One of the things that pains Maria and me is the number of people who are enamored with a single shot by Henri Cartier-Bresson (“Behind the Gare Saint Lazare“). You know the one, the “Defining Moment” shot. But here’s the thing: it’s a shitty photo. It’s underexposed, details are lost because of the lack of contrast except with the water, and a part of the photo was cut of by the fence he was shooting through. What made it seem magical was 1) “Wow, he caught that guy in mid-air. No one had done that before, right?” 2) It was a perfect instance of catching something unique happening.
Well, bollocks to both.
First of all, if you’ve been reading our series, you’ve already heard of Jacques Henri Lartigue. He was also quite enamored with catching people in mid-air, doing things that had heretofore never been seen on camera. Like HCB, he was able to do it because he OWNED A BLOODY FAST CAMERA! The moral of this story is: Don’t confuse technology with artistry.
I can hear the HCB groupies shouting, “No fair! Lartigue took shots of his friends, so they were sort of posed.” Uh, what’s your point? Some were staged (though real) and others were candid. The real differences were that they were masterful photos and he had the insight to expect them. More importantly, all of the photos on this post were possible primarily due to the existence of fast cameras. These shots are no longer difficult to take. In fact, they weren’t then either.
Oh, and just to be clear, all of the Lartigue shots above were taken before HCB picked up his first camera. In fact, the photo of his cousin, Bichonnade, on the stairs, was shot in 1905 when Lartigue was 11.
And, you people are denigrating HCB’s artistry as well. What makes this photo isn’t the silhouetted man’s leap. It’s “RAILOWSKI.” It’s the ladder in the water that mimics the fence and which mirrors the other fence rising in the background on the hill. He saw the setup, with multiple images that mirrored railroad tracks (this was taken behind a railway station) and waited for someone interesting to make it a photograph. That’s about composition, not BLOODY JUMPING. And we are ignoring the obvious here, that the man leapt into a puddle of water because HCB told him to. Yes, I (and others) are suggesting that the whole thing was faked. You know what other famous photo was faked? The shot of the dying soldier taken by Robert Capa, another founding member of Magnum Photos. (Just saying.)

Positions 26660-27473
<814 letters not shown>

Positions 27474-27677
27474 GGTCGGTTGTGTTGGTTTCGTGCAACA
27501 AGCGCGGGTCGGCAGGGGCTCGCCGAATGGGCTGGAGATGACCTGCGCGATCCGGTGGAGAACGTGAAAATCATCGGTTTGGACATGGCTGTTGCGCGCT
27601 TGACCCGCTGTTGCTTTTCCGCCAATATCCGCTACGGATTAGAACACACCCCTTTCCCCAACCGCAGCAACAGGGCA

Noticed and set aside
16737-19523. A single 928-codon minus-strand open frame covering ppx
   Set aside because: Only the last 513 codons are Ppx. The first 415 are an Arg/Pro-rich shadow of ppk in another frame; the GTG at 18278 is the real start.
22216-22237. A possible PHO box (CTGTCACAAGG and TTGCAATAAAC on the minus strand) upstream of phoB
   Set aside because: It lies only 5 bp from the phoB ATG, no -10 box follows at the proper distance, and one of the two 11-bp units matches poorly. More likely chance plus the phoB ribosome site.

So, in the future, PLEASE stop the drooling insistence on posting shots of things doing other things in the air. I avoid these shots almost weekly just to keep Maria from vomiting. Okay, I’m joking (a bit) but there is a serious thread. The Defining Moment is related to COMPOSITION. It is where artistry meets the street. Be really wary of blithely following trends or artists without first doing some real research on precisely what it is you are going to attempt. Following our series is one good place to start.
It makes me wonder if HCB gave up photography because people focused on this one, stupid photo instead of the portrait he took of Gandhi shortly before his assassination. No wonder Bobby McFerrin hates “Don’t Worry, Be Happy.”
Love, Bill and Maria